This time last year I had never been on a climbing wall. I heard a talk from mountaineer and climber Bonita Norris, and she said she got into it because she went with a friend to try out climbing and didn’t know whether or not she would enjoy it. She advised that if anyone wanted to climb Everest, the climbing wall was a good place to start. Seems simple enough but I have always been afraid of heights.
Now I’m not saying I want to climb Everest but I did want to conquer my fear. It’s something I’ve been battling with as long as I can remember; I’ve done charity abseils, skydives and bungee jumps all in aid of this, but never have I been able to shake it. A friend persuaded me that I should try bouldering because they weren’t comfortable with heights either but they were surprised at how they didn’t notice it.
I booked myself a climbing taster session, which was great fun. The next day I went to the bouldering wall. A week later we discovered a new venue had opened locally and thought it sounded like it was worth checking out. I tried a couple of different colours, not really understanding the V number grading system, and soon found that I was so engrossed in the technical challenge, the problem solving and light competition between our groups as we each attempted routes, that I was having a great time.
We found a nice little yellow route that we were all struggling with (it was a V2) and as I was working my way up it, I looked down at my friends who were all egging me on and realised I was actually quite high compared to what I was used to. I had a momentary drop of the stomach but then I turned back to the wall and thought, “I’m nearly there, I’ve got to make it up now.” I am so glad I did.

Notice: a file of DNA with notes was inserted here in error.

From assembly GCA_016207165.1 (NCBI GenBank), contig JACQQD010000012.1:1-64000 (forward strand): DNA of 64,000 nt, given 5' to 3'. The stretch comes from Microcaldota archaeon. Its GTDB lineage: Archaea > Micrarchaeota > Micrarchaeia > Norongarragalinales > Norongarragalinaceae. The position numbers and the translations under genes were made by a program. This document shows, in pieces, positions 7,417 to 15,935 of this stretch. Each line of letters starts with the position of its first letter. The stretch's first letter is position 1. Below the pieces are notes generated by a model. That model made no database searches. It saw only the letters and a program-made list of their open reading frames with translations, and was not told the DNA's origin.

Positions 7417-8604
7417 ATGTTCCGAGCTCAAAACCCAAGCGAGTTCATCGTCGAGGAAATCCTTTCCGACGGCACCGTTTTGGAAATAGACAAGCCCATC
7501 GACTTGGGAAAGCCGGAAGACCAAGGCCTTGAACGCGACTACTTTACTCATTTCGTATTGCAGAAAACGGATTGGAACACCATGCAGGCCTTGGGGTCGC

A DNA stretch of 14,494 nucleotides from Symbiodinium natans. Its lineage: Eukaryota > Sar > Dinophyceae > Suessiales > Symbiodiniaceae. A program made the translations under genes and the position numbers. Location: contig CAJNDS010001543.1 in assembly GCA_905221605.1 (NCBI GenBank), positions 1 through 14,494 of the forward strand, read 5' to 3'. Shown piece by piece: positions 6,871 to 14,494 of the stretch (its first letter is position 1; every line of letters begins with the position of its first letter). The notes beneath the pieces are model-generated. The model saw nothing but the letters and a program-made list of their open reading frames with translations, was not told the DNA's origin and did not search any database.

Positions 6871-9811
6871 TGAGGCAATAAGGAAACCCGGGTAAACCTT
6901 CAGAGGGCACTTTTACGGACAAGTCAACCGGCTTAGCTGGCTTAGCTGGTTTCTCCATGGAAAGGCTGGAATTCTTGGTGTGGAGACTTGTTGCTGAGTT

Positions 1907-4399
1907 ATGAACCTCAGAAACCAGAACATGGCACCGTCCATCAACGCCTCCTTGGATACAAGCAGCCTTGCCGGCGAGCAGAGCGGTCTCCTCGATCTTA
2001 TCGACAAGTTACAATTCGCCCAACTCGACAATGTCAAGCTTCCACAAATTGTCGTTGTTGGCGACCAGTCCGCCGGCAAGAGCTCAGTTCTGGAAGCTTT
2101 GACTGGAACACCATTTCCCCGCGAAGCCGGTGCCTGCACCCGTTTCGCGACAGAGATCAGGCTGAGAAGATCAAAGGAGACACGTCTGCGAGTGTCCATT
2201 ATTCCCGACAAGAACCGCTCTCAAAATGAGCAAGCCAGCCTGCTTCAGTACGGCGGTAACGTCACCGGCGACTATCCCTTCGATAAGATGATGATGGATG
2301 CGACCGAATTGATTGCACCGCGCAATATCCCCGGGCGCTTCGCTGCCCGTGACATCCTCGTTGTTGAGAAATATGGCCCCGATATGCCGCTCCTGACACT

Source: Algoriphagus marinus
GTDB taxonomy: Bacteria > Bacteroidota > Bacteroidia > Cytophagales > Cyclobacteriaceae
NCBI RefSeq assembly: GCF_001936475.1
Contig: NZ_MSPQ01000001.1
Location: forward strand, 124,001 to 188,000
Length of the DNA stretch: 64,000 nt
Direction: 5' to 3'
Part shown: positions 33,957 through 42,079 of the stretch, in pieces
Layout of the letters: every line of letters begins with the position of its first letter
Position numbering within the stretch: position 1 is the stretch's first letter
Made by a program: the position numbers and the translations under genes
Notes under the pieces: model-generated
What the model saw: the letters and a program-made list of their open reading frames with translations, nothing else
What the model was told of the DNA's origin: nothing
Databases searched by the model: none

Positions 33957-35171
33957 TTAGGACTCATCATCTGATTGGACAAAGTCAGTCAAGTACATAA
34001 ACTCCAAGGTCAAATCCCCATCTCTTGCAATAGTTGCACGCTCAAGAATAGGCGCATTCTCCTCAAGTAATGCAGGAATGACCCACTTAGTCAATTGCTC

That one simple thought taught me everything I need to know about my fear: 1) I can choose to ignore it, 2) I can acknowledge it but deprioritise it, and 3) I can conquer it just by focusing on the task in hand.
It was such a simple little thing; the route itself was about eight moves long, with a slight traverse along the wall. When I reached the top I made a point of looking down and realising that because I felt safe, comfortable and most importantly confident, I knew I could do it and in that scenario my fear had become non-existent. After that climb, I had been climbing twice a week and steadily getting better until I had a fall off the wall back at Easter and injured my ankle.
I can’t deny the fall did knock my confidence a bit but it taught me one important thing: that feeling of confidence when I know I can do something, even if I am challenging myself, wasn’t the feeling I had before the fall; I had fear in that moment because I knew actually I had overstretched myself by taking on an overhang before I was ready. Sometimes fear can teach you caution. I did an overhang back in May after I had been working on my technique and upper body and grip strength and I aced it. It was a fantastic feeling because again I had that feeling of confidence that I recognised from that first time.
A few weekends ago I realised how far I had really come when scrambling up the Tryfan North Ridge in Snowdonia and up Bristly Ridge on the other side. We were pretty high up and parts of it were either very steep or over narrow ledges but I wasn’t bothered. I just remembered that I was OK because I felt OK. Actually I felt great! Being able to do that wouldn’t have been possible without that V2 bouldering route last December and because of it, there’ll be plenty more to come!
Climbing has been teaching me a lot and it’s so fun; I’ve become slightly addicted! I’m hoping to get back on the wall this weekend; it will be the first time since my injury flared back up in June (lesson learned: always do your physio exercises!). I honestly can’t wait, I know it’s going to be harder again due to fitness but the teachings still remain and that’s going to give me so many new opportunities on the wall and in my outdoor adventures; maybe it’ll soon be time to try climbing outside!
Name: Sarah Stead